Today’s gasoline prices, while higher than normal for this time of year, could end up looking cheap come springtime, says one prominent oil analyst.
Pump prices nationwide for regular unleaded could hit an average of $3.25 to $3.75 a gallon early next year on higher crude oil prices and a seasonal rise in gasoline demand, Tom Kloza, senior oil analyst with the Oil Price Information Service predicts.
“My view of 2011 suggests that we are looking at the second fuel price apocalypse of the 21st century, commencing during a time line that will begin with spring training and end when the Cubs are written off as a baseball non-contender,” Kloza writes.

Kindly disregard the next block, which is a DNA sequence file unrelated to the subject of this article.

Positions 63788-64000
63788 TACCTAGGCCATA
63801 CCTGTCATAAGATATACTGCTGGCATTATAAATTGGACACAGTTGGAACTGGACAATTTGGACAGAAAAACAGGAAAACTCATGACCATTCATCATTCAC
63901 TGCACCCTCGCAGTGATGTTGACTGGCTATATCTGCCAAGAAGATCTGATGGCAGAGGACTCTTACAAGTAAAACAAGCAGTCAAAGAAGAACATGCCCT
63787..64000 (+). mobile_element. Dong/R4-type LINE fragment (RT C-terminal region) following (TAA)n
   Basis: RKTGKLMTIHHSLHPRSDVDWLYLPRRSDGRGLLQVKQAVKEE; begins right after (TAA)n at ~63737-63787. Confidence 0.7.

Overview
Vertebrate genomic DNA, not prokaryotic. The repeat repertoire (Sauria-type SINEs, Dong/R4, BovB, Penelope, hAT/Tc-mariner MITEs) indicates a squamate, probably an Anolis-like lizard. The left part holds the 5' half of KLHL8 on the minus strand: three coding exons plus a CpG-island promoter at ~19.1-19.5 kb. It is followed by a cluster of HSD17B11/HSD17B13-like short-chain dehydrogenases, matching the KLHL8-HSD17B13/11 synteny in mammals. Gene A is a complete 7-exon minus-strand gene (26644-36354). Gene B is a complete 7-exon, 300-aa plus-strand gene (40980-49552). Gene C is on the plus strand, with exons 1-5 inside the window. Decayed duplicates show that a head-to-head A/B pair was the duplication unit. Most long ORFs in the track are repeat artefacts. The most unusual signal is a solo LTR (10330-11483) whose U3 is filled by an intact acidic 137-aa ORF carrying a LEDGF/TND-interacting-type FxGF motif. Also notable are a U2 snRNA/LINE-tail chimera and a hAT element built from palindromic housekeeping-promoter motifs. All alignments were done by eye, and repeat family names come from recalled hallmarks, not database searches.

As for whether U.S. pump prices will reach an average of $3 a gallon before the end of 2010, he says it could go either way.
The national average retail price for regular unleaded held overnight at $2.98 a gallon, while the Houston average rose a fraction of a cent to $2.80 a gallon, according to AAA’s Daily Fuel Gauge Report.
The national average has not surpassed $3 in more than two years, and has never hit the $3 mark in December. The all-time record is $4.11 a gallon, set in July 2008.
Prices will begin to rise early next year amid a surge of money moving into oil futures from investors anticipating the typical springtime rise in fuel demand, Kloza observes.
“ The spring move will be helped in part by fundamentals, but money flow is the performance-enhancing drug for prices,” he writes.
Photo: David Zalubowski/AP